Ever feel like you are talking to the top of people’s heads during your meetings?
Sure, we are all tempted to take a peak at our emails or shoot off a quick response to a text during a meeting, but what does that mean for the productivity in the room?
Nothing good, according to Dr. Joanne Cantor, an expert in taming digital distractions. She suggests unless you see your people’s eyes, they aren’t really involved in your meeting. As much as we like to think we can multitask, her research on the brain proves we truly can only focus on one thing at a time.
So, how do you run a single task meeting? Here are Dr. Cantor’s suggestions:
Make meetings as rare, as short, and as efficient as possible, and invite only those people who need to be there. Then, if someone becomes absorbed in their iPhone, try one or more of the following suggestions:
- Say, “is it time for an email break?”
- Call the person’s name (which should catch their attention) and ask them if they have any objections to the proposal you’ve just made.
- Pass them a note on top of their device, saying, “come back to the meeting–we need you!”
- Show them the Stroop Test to demonstrate how difficult it is to do switch back and forth cognitively.
- Give them my Multitasking Exercise to make them understand how much faster things will go if everyone’s “there” mentally as well as physically.
Read Dr. Cantor’s full article in Psychology Today: Don’t Speak ‘Til You See the Whites of Their Eyes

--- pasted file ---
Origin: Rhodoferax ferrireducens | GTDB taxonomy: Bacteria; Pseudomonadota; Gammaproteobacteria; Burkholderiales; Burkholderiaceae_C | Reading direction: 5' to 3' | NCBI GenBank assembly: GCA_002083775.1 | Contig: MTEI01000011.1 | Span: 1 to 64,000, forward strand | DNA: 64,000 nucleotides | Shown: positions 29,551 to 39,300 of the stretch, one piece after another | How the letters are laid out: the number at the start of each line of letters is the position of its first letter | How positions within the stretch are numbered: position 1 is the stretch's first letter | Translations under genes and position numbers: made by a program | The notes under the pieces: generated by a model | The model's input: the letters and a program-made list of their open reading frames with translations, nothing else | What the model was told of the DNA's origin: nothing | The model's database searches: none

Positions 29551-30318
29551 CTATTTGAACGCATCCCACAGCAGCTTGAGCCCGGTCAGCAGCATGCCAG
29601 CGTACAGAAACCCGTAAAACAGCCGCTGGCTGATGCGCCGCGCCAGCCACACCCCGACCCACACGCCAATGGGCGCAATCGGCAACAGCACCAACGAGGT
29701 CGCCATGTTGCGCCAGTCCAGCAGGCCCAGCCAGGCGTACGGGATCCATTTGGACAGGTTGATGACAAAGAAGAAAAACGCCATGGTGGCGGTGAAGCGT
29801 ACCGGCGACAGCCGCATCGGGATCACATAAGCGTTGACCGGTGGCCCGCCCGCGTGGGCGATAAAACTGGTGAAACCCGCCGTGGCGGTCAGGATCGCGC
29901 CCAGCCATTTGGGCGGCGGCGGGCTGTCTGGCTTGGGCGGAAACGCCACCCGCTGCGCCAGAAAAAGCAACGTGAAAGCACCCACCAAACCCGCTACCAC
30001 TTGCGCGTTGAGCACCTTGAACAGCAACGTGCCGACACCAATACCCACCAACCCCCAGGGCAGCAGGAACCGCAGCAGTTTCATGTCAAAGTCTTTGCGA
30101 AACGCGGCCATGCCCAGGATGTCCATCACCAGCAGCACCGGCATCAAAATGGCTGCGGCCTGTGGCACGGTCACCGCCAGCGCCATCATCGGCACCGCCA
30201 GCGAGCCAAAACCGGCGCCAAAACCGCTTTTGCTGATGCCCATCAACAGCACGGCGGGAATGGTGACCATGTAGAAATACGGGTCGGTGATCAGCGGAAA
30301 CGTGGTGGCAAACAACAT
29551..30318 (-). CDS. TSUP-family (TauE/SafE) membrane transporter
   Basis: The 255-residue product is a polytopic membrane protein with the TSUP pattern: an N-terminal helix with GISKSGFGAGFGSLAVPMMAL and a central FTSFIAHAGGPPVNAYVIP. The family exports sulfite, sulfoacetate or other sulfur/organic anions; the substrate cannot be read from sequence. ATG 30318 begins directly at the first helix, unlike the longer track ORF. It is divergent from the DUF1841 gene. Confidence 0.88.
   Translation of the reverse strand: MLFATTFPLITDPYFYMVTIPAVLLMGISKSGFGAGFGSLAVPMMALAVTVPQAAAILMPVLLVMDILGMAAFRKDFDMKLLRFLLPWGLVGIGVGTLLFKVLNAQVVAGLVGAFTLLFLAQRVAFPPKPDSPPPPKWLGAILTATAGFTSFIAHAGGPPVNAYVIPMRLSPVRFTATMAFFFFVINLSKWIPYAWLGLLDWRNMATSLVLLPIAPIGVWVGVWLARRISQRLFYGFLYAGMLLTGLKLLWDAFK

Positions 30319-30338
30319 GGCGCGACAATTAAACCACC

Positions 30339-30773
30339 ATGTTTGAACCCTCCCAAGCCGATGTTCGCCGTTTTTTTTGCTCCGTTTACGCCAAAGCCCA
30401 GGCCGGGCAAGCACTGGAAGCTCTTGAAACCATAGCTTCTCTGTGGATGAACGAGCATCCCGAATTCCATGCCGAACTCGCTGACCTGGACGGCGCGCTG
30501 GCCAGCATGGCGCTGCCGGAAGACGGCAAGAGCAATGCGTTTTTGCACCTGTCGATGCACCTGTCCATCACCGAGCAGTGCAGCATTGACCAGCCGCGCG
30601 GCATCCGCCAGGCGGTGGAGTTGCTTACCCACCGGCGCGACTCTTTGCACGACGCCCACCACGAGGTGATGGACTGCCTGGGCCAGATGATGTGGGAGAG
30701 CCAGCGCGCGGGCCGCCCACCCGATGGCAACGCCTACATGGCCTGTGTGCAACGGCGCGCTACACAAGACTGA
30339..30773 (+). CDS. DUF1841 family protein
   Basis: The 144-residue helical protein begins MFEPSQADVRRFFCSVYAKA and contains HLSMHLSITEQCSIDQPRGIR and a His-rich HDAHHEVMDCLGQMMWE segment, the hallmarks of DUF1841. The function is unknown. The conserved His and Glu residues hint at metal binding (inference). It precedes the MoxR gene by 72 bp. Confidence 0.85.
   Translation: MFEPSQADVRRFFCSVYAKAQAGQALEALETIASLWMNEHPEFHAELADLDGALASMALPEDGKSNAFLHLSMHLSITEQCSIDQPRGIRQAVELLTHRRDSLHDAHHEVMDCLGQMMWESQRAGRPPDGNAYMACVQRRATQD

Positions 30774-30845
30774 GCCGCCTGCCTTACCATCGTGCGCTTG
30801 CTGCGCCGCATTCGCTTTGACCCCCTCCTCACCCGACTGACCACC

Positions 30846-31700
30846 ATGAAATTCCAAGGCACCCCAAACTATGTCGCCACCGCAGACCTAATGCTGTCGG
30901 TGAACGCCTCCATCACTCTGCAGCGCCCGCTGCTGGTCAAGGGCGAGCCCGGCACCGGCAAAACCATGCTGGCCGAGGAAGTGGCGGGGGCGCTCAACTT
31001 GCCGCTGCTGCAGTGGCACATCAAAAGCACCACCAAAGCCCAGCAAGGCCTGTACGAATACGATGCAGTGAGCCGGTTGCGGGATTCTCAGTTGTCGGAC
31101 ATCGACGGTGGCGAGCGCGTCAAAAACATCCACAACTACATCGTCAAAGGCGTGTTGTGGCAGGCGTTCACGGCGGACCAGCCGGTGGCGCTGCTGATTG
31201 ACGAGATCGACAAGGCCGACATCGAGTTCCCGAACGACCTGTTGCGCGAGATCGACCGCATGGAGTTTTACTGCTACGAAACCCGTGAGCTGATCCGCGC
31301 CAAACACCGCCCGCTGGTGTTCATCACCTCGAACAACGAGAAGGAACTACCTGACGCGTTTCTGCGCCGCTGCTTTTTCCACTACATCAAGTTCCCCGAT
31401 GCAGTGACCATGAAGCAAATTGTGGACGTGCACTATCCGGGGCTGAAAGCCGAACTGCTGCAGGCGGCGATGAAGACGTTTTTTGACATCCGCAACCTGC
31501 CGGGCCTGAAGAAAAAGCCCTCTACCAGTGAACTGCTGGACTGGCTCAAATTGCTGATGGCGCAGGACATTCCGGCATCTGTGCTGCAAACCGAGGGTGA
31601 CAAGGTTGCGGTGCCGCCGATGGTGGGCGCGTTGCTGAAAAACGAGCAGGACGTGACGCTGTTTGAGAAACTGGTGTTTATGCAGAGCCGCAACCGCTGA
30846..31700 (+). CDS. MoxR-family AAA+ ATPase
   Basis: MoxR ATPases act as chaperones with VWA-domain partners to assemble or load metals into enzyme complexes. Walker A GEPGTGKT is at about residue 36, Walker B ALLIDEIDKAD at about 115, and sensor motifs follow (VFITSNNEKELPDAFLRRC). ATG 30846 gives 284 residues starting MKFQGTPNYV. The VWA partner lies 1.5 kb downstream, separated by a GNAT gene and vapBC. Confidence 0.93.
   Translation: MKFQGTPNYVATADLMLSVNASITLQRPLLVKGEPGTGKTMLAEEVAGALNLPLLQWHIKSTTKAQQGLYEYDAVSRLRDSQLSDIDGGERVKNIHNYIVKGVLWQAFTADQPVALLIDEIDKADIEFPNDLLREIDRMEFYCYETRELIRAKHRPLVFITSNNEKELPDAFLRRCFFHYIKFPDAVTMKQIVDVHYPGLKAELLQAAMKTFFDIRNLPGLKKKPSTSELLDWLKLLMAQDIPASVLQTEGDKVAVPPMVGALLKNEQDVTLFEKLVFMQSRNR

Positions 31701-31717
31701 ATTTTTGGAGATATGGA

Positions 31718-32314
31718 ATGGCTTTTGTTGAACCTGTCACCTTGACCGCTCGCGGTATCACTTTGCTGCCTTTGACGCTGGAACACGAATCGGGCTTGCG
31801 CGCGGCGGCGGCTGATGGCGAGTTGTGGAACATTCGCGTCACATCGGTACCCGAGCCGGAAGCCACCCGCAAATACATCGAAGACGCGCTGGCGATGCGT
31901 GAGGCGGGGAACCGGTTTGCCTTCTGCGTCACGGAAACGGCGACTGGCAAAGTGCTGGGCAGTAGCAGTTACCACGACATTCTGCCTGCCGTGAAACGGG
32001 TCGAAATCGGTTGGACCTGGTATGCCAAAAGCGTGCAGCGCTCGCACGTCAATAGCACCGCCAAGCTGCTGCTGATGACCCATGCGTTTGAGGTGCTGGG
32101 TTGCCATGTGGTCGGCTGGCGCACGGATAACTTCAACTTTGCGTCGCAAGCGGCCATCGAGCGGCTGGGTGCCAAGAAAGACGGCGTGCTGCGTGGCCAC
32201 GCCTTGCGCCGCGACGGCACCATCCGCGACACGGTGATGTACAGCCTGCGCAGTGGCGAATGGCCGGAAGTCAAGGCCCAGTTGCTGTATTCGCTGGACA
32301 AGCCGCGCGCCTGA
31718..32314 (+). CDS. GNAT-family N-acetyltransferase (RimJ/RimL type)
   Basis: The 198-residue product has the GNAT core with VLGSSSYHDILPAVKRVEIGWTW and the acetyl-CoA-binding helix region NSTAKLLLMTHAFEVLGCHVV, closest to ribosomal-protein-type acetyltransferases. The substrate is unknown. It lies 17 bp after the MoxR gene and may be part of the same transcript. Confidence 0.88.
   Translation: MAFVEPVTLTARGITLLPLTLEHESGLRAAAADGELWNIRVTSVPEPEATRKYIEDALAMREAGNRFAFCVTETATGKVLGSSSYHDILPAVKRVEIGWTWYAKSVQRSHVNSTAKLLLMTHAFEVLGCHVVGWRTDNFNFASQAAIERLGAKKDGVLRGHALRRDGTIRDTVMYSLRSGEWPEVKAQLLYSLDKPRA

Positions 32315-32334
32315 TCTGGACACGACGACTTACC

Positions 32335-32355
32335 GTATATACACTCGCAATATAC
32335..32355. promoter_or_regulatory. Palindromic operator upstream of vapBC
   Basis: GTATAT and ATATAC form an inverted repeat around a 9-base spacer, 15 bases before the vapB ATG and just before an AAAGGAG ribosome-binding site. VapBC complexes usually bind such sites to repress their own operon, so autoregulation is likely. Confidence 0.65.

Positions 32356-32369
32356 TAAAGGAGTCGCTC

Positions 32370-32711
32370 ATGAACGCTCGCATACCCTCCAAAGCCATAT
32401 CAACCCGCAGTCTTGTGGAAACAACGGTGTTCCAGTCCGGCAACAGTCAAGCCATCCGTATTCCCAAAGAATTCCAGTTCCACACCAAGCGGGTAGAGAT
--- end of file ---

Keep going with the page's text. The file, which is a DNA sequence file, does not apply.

Read other Embrace Your Heart posts inspired by Dr. Cantor
Joanne Cantor, PhD, is a professional speaker, author, and researcher who helps people make the most of their time and their talents by effectively managing the technology in their lives. Through her consulting firm, Your Mind on Media, she speaks on productivity, creativity, and stress reduction to business, professional, and educational organizations. Her latest book, Conquer CyberOverload: Get More Done, Boost Your Creativity, and Reduce Stress, grew out of her research and workshops.
Eliz Greene works busy people to improve heart health, so they can work well, feel better, and stress less.
She is a heart attack survivor and the author of the Busy Woman’s Guide to a Healthy Heart as well as 3 other books on wellness. She writes one of the top 50 health and wellness blogs and is a sought-after wellness & stress management speaker.
If you are planning a women’s wellness program, workplace wellness program or programs for healthcare professionals check out EmbraceYourHeart.com to see if Eliz would be a good fit with your organization.